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Canning vs. Freezing?

I have a share at an organic farm. I have apples, tomatoes, jalapenos and other hot peppers, sweet red peppers and tomatillos coming out my ears!!! I do think that's a good thing but I don't want it to go to waste. I've never canned anything before. My freezer is starting to fill up. What are everyone's thoughts on canning? Money to get going? Safety of the finished product? I have tons of ideas of things to make that will can and freeze equally well (I think!!)
Just looking for opinions and thoughts from those who do can things...thanks so much!!

 
romanojm

Asked by romanojm at 11:06 AM on Sep. 10, 2010 in Food & Drink

Level 10 (437 Credits)
This question is closed.
Answers (7)
  • Its really not that hard to can... and I've never bought any of the fancy equipment to do it. I have my pasta pot, its deep enough to cover the jars to boil them and a regular pair of tongs that my husband rigged up with rubber bands to grip the jars when I pull them out of the pot. As long as you follow all the steps (sterilize the jars, fill them to the right level, boil them til they seal, etc...) then they will be shelf stable for a LONG time! here's a website that lists classes to learn how to can, but there are tons of videos and articles on the web too. http://www.freshpreserving.com/pages/learn_to_can/328.php

    elizabiza

    Answer by elizabiza at 11:14 AM on Sep. 10, 2010

  • i pickled some jalapenos and cucumbers this year. i used way too much sugar and not enough salt for the pickles :(
    i will be freezing tomatoes just because i don't have the canning equipment this year. I don't know what canning will cost to start, jars are just under $1 each here. I was thinking about looking at garage sales for a big pot and a jar insert and tongs. My step mom recommends the ball canning book.
    i am also going to try applesauce this year too.
    for the red peppers, can you roast them and keep them in olive oil?
    i have frozen peppers before, they can be used in a sautee or sauce after they have been frozen. with frozen jalapenos i use a grater and grate them right into the chili pot.
    happy2bmom25

    Answer by happy2bmom25 at 11:15 AM on Sep. 10, 2010

  • Some things do not freeze well and others do not can well. Jalapenos and tomatoes do not freeze well in my experience. They are better off canned. Apples can go either way, it's just a matter of doing certain things to them in order to get them to keep properly.
    I just started canning this year and I love it. If you do it properly it is very safe. Just make sure you smell test everything after it's opened to make sure it smells right.I would say initial startup if you were to purchase everything can be as little as $60. bare minimum, you would need a water bath canner (giant stockpot with cover), jars with lids and rings, and a canning set (it comes with a jar lifter, magnetic lid lifter, funnel and one or two other things depending on the set). You can get a ton of advice from www.pickyourown.org it can teach you how to preserve anything. Now is the time to buy things as it's harvest season. Also try craigslist.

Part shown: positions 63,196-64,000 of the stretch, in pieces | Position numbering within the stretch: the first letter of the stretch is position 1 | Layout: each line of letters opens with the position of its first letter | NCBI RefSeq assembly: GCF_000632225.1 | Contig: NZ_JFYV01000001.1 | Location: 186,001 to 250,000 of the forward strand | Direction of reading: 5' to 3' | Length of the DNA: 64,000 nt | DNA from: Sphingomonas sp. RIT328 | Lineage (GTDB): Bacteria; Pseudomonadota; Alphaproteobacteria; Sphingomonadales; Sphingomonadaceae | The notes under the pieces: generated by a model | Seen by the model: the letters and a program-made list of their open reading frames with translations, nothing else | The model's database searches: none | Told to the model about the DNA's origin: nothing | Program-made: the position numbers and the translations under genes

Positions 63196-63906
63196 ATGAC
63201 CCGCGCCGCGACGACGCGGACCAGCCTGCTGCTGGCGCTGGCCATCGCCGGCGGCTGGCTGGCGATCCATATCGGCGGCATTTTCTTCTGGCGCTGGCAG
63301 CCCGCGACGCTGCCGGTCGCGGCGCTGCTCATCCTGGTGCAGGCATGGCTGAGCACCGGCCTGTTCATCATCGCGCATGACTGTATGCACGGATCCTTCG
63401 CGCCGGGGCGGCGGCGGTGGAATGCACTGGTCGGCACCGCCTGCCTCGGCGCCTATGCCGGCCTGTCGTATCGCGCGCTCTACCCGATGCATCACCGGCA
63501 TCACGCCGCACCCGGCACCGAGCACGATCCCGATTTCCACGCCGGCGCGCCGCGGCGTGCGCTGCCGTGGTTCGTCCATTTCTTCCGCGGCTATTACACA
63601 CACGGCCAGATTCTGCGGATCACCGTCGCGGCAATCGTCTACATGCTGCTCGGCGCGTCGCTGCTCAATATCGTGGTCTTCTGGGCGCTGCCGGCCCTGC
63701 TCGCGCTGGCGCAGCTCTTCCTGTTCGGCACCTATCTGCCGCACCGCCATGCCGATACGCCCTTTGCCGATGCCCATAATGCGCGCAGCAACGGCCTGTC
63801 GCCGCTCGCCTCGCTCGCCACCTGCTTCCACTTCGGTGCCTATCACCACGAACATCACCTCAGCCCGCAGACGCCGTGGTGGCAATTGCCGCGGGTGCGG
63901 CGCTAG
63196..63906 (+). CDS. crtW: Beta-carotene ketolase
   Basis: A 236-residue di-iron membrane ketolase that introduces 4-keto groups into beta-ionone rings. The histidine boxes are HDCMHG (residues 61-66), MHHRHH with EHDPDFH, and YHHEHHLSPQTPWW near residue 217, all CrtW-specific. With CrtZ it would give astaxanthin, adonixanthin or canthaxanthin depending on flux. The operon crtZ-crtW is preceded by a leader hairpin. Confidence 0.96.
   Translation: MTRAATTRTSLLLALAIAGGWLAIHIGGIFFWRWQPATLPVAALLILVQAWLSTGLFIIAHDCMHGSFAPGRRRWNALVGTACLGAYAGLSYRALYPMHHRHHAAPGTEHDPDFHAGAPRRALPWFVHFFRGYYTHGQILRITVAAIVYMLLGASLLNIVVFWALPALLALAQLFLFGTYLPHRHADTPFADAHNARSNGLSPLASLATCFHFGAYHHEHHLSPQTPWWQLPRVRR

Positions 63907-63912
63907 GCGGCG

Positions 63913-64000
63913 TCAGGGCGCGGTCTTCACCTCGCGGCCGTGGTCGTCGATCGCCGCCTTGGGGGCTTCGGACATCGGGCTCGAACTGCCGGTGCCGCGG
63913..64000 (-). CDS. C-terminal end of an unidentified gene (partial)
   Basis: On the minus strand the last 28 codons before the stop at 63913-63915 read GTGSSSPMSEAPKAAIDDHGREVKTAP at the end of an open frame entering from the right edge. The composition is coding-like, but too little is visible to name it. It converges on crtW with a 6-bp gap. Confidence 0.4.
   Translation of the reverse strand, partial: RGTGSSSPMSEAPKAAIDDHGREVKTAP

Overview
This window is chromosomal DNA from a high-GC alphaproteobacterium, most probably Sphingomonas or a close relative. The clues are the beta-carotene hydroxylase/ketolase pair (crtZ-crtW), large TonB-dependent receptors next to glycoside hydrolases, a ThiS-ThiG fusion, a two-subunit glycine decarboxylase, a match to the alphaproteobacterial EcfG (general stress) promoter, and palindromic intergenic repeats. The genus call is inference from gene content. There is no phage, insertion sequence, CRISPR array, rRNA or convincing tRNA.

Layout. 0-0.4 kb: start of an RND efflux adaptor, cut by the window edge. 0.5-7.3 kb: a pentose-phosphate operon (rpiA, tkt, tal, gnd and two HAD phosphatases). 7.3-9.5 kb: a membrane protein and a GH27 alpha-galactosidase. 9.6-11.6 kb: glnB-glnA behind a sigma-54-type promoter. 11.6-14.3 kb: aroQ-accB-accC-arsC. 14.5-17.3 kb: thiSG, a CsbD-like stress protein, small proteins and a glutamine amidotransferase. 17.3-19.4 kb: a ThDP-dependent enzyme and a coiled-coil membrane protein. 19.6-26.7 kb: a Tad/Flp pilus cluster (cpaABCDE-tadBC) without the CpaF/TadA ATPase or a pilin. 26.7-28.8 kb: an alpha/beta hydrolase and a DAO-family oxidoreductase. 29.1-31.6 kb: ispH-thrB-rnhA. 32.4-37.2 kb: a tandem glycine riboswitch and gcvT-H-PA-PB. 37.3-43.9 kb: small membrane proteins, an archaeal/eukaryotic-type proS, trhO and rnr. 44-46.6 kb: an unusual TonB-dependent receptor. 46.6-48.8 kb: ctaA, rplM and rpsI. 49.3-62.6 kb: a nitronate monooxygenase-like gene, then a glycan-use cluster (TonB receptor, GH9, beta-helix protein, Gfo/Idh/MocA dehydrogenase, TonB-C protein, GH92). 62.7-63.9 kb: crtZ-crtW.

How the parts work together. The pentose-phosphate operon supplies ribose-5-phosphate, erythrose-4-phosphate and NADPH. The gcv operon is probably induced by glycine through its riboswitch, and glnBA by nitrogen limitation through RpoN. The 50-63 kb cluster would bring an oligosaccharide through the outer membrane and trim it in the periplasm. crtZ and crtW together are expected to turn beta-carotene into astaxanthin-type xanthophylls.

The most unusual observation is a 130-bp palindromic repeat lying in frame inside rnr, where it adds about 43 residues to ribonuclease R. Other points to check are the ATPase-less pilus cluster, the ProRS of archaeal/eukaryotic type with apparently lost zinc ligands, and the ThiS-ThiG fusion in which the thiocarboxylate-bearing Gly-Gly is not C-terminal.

zoeysmom331

    Answer by zoeysmom331 at 11:17 AM on Sep. 10, 2010

  • I love canning. You must follow certain cooking times esp with veggies. I also love freezing. There are some good ole fashioned books at the library you can check out or plenty of books to purchase. Google canning or freezing veggies. You will find a whole slue of information and recipes. That is what I do. I am still very much a novice but I still love it!! It comes in handy too during those times you need food and saves $$ The biggest expense is purchasing the jars and lids but the jars can be used over and over. You feel good knowing what is in your food and that you made it. :) Have fun
    Momforhealth

    Answer by Momforhealth at 11:18 AM on Sep. 10, 2010

  • My grandma always dried then froze apple slices for pies, etc. later. I froze whole tomatoes (never canned myself), and I've frozen lots of peppers for soups,etc. (Freezing peppers whole works great and saved me a bunch of time.) I wish I was older when my family canned so I could be more help. I remember building a fire outside and having a big metal washtub of boiling water that they'd put the jars in. Those times were so much fun when I was little. :) My parents also canned cabbage and made their own sourkraut. (spelling) It seems like they made everything and stuck it in a jar. My mom says my grandmother used to even can chickens and other meat. I don't know about that but I guess if you know how to do it go for it. Sorry my answer wasn't much help. It turned out to be more for fun.
    RentaMom

    Answer by RentaMom at 11:19 AM on Sep. 10, 2010

  • In response to the PP's.. some things cannot be canned without a pressure canner. Certain vegetables and meats especially need a higher temperature than a water bath canner can provide to kill the bacteria.
    zoeysmom331

    Answer by zoeysmom331 at 11:21 AM on Sep. 10, 2010

  • I have been canning for a while now. I got in my head to learn how to make pickles and jam years ago. I picked up a canning pot at a garage sale about 10 years ago. To me the canning is really easy and I now use an alternate method of turning the jars over after putting the lid on them. It works more than 9 times out of 10. I look for jars at garage/tag/estate sales. I also reuse pasta sauce and purchased salsa 7 jam jars. Our garden has been so prolific this summer that I am running out of jars and rims for the jars.
    balagan_imma

    Answer by balagan_imma at 11:23 AM on Sep. 10, 2010